May update

May marked my 11th year of blogging. It just seems like yesterday when I published my first post. I need to do some housekeeping and clean up some of the headings and pictures.

Well, the Bamboo socks are finished. I l-o-v-e them.

These are my first ever toe-up socks. I started to knit a different pattern and after the first several rows, I realized that I didn’t like it so chucked that pattern and found this bamboo sock that was also a toe-up sock.

There are pros and cons to toe-up vs. top-down socks.

Toe-up Pros: No picking up stitches at the gusset.

Toe-up Cons: Starting the toe. Loosely binding off. Plus it is new to me.

Top-down Pros: Easy to cast on. Familiar to me

Top-down Cons: Picking up stitches for the gusset. Kitchener stitch for the toes.

I’m not sold on the toe-up construction but I’m willing to give it another try. The cast-on for the toe was a killer so if you have any suggestions or techniques to help, please feel free to leave them in the comments.

Details: Needle size US #1. Used 68 grams of hand-dyed yarn. Bamboo Sock pattern.

Since my sock needles were empty, I decided to knit a pair of shorties with some ribbing around the arch. I have a pair of commercial socks with ribbing around the foot. They really support the arch and make my feet feel good.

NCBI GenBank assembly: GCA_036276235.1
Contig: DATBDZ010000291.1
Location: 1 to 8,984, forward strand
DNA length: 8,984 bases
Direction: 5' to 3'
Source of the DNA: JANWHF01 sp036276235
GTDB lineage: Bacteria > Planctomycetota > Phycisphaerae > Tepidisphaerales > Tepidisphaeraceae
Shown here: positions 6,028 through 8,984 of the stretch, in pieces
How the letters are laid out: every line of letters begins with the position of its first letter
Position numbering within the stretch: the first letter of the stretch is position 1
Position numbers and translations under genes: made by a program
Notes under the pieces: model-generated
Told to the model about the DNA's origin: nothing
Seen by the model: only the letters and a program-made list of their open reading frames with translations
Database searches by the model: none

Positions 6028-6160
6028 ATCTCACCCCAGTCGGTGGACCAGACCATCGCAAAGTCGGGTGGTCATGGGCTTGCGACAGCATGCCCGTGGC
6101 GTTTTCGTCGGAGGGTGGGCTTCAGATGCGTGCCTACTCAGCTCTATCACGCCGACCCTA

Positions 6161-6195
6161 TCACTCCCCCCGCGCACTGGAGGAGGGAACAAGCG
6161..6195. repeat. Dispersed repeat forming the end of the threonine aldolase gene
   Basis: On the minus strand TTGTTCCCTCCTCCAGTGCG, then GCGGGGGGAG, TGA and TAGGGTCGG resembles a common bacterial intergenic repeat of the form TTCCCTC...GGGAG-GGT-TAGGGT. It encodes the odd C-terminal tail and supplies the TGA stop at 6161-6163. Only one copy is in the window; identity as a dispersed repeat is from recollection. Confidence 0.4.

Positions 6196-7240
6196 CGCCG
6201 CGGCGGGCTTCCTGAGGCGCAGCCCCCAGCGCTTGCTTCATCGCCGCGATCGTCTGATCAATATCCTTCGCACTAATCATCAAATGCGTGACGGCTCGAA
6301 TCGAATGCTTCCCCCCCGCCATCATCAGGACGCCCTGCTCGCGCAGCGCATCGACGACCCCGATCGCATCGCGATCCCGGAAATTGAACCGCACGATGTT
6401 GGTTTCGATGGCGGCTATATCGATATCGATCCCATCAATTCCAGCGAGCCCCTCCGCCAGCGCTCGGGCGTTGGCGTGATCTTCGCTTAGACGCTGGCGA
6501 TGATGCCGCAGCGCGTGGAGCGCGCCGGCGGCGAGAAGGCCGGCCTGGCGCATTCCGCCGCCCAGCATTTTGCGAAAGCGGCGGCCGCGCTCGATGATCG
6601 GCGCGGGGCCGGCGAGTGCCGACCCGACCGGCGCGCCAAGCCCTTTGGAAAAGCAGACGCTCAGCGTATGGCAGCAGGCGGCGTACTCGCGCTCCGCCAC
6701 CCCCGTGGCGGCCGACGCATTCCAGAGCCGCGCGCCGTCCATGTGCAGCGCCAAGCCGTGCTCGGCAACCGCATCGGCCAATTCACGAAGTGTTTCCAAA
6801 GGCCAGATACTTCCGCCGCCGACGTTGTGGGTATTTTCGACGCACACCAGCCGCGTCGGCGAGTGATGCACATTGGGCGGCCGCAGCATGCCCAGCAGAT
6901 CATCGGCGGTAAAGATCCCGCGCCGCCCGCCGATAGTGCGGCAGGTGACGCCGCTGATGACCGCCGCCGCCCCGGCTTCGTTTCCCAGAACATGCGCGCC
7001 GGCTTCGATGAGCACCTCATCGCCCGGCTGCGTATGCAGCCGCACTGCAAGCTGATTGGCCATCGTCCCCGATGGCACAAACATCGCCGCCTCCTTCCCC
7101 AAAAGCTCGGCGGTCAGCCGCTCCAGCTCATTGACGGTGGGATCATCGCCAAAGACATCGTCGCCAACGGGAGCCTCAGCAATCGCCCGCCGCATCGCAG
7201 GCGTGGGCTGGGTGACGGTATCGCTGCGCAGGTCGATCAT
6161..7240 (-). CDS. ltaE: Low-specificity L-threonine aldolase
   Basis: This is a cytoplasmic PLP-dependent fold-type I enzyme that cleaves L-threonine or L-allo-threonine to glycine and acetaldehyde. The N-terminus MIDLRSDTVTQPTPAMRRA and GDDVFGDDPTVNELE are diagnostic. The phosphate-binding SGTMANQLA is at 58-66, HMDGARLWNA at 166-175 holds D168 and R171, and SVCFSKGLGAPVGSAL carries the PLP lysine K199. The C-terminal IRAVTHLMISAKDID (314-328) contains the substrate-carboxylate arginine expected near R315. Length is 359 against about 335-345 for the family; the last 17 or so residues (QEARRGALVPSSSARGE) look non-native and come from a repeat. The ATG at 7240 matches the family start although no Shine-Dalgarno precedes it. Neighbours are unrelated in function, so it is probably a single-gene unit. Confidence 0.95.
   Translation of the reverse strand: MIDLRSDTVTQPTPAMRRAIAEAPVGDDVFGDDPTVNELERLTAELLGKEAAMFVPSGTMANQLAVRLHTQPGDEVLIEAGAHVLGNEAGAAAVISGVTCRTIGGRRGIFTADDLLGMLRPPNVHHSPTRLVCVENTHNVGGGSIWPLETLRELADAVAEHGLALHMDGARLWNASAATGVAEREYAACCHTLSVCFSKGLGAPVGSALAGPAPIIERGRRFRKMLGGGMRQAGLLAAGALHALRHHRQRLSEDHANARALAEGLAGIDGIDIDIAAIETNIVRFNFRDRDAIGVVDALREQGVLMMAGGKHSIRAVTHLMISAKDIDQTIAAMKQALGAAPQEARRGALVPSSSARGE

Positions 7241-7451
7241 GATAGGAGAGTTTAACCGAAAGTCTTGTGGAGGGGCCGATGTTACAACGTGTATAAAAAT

I’m making this up as I go so once finished, I’ll decide whether or not to knit the second one or rip out this one.I’m carrying the pink up the ribbing section so I can rejoin that color for the rest of the sock.

The last update for May (and I don’t remember if I did this in May or April) is a sewing project. Our front porch furniture needed new cushion covers. I made these covers in 2014 and the fabric faded and just would’t get clean. The print was large and busy.

I tried to order some new fabric in June of 2020 but with all the craziness happening in the world, my order was cancelled in August and wasn’t available anymore. Mr. Aitch suggested a solid red. I like the color but the fabric is slippery and was very difficult to sew. However, I think it will hold the color and clean up well. And the hummingbirds like the color, too.

Oh, one more thing… Brood X cicadas arrived about 10 days ago. We’ll be listening to their lovely (?) mating song for about another month. Then we won’t see nor hear them again for 17 years. This one is sitting on my giant-leaf hosta and is about 1.5 inches long with red eyes.

More next week…

Patti

Curling mist

Helen Stewart’s Handmade Sock Society season 4 got underway earlier this month.  The first sock pattern, Curling Mist, was a joy to knit with an all-around texture.

(c) Helen Stewart

Knit Picks Hawthorne Multi yarn in the Cully colorway (color discontinued) is a soft green with hints of blue.yarn colorwayI pretty much followed the pattern except for the heel flap.  I have two favorite patterns that I like to use: the Slip-stitch heel flap and the Eye of Partridge heel flap.  I decided on the slip-stitch one as it would flow better from the ribbed pattern into the heel flap.